Would you be tempted to watch a series version of High Fidelity with a strong female lead?  

Yeah, I’d probably watch the first episode any to see what it’s like — just out of curiosity. I’ve got to say I’m more of a fan of that Black Books show. That’s like someone made a show of my life! The main character [Dylan Moran’s excellent Bernard Black] is great, someone who just has spent waaay too much time in retail.

Daniel Hadley — Owner at Death of Vinyl (Montreal)

Death of Vinyl/ Facebook

Are you a High Fidelity fan?

I had read the book and saw the movie later — I’m a big fan of both! They’re different but captured some essential things about working in record stores in the 80s and 90s. Records stores are much less cranky now, but it’s a tribute to a type of store that had started to go by the wayside. It showcased the misanthropic and obsessive angles, and was really well done in both cases.

Is High Fidelity to be an annoying topic that pops up when you tell someone you work at a record store?

It does come up but I think it was because movie is such an iconic film for people of a certain age. Their kids might not have noticed it!

Like in the movie, do you find Saturday shoppers are truly important to your store? Do customers tend to be obsessed young men? Also, has the likes of Discogs had an impact on your store?

It’s a very important day. If it’s not Saturday, it’ll happen on Sunday. We do get people during the week: students, independent workers, unemployed people. But we get the 9-to-5ers on the weekend and they only get an hour or two. We try to enhance that with events, like DJs playing records out of our bins.

We get definitely people who come in and ask about really collectable things. Usually it’s a status thing by the person — a conversational gambit! It’s like a browsing declaration. “Do you have this album?” Maybe not, but then you can recommend something.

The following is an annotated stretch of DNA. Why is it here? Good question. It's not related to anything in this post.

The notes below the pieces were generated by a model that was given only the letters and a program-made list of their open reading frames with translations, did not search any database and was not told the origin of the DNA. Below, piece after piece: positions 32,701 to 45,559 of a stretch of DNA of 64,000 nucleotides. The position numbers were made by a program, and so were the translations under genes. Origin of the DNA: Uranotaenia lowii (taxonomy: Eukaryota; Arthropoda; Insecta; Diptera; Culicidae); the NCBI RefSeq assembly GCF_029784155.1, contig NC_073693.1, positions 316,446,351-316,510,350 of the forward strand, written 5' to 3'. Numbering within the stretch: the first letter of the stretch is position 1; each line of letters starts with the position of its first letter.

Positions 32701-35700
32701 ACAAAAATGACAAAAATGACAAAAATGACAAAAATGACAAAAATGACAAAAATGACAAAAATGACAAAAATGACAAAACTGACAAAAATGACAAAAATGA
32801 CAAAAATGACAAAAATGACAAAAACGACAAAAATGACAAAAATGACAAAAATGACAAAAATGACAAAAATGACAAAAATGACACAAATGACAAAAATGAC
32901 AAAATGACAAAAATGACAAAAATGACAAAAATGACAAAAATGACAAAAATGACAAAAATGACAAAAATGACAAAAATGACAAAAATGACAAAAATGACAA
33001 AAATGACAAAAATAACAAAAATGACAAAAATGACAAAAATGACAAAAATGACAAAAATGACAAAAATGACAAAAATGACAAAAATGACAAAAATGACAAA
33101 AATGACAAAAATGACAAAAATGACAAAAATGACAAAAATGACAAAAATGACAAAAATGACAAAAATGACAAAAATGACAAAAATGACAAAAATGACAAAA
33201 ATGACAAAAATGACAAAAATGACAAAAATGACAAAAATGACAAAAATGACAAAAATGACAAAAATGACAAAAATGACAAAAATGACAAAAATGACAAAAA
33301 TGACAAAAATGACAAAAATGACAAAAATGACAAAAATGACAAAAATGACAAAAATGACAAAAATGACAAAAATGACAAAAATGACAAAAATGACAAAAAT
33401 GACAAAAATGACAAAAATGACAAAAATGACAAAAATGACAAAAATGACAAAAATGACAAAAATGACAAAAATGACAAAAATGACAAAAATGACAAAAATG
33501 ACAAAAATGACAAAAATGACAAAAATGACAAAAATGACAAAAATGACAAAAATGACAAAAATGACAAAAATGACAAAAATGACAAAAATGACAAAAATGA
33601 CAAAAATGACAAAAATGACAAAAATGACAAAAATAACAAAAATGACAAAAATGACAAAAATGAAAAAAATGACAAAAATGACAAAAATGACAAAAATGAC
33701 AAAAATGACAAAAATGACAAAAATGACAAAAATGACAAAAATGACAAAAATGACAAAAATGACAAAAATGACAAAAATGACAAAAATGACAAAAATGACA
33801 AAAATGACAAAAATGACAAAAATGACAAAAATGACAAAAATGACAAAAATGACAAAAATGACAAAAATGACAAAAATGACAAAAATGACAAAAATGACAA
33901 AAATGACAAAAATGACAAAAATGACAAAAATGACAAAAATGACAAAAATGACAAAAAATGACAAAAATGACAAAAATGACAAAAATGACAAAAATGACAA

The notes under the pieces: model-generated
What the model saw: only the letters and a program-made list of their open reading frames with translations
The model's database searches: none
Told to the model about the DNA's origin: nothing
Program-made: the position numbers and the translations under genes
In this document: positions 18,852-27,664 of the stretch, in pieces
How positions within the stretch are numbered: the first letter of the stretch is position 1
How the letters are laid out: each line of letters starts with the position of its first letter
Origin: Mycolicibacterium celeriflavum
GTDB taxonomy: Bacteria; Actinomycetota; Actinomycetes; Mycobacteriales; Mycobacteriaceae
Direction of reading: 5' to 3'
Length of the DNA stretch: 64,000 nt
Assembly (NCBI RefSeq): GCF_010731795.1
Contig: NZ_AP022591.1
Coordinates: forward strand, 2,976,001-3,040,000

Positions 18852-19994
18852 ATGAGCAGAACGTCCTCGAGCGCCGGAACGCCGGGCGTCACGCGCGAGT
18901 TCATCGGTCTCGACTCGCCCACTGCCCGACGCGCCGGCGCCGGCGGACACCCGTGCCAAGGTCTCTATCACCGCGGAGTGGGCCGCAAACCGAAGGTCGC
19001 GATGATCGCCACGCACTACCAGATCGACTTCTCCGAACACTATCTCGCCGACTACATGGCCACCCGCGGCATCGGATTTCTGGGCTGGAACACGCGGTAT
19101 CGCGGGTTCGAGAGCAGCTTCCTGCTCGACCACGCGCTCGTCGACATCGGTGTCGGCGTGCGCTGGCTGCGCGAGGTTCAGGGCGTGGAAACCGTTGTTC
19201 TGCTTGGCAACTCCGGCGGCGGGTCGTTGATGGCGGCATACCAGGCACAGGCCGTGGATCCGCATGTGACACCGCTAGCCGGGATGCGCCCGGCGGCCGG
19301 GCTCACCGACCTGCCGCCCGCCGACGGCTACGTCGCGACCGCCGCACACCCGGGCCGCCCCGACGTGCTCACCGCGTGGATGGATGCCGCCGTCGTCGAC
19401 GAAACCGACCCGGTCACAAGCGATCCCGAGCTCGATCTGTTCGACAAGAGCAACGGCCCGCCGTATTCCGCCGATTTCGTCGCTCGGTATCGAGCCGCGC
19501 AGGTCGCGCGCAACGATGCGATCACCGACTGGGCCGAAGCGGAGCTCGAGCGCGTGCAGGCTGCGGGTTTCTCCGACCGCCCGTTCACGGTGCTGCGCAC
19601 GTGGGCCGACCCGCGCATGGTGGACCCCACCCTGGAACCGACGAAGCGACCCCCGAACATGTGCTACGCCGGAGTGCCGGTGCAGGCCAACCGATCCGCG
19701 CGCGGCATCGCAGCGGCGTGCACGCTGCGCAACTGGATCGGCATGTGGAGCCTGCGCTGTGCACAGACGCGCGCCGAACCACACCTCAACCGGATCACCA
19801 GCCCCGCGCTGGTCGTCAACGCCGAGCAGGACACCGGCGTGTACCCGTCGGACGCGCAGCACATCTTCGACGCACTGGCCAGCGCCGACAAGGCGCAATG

Discogs has been great for record stores because it’s levelled out the gouging going on. The expensive records are the very niche ones. They’re almost never going to find that in a record store. Unless we get in a great collection that you can milk for decades.

Would you be tempted to watch a series version of ‘High Fidelity’ with a strong female lead?

Absolutely. I think it’s always interesting when there’s a gender flip in a story — I want to see how well they do with it. At the store level, I think women’s participation has changed, especially in terms of women working at stores. I think it’s improved.

At Cheap Thrills [a small but much-loved local record store], one of the people who taught me so much about music was a lady in the early 80s. We should be past it as a topic now, basically. Sure, it’s a conversation needs to be had by society — if there are places that are in any way excluding — but most places in Montreal are employing a diverse staff, that I can think of.

 

Related Article

Kara Rogerson — Co-Manager at Ditch Records (Victoria)

Kara Rogerson / Ditch Records

Are you a High Fidelity fan?

Yeah it was definitely enjoyable!  It was one of those, “If I’m going to work in a record store, I need to see this movie” kind of moments. I could actually think of real people that the characters were emulating, so I could even put myself in the experience. It was great for that.


Is High Fidelity an annoying topic that pops up when you tell someone you work at a record store?

Occasionally! If it’s someone who is familiar and hung out in record stores, they’ll have that go-to reference, and it does come up. People will try to pick which character you are! If it’s someone doesn’t spend much time in record stores, not so much.

Do you find the Saturday shoppers are truly important to your store? Do they tend to be obsessed young men? How has Discogs impacted?

I would say there’s been a shift on the weekend. You get more of those people who work 9-5 during the week, and who can’t make it down (during the week). We also get a lot of tourists, it being Victoria. We also get a lot of people who are just cruising around downtown, and who just pop in on a Saturday if they see us.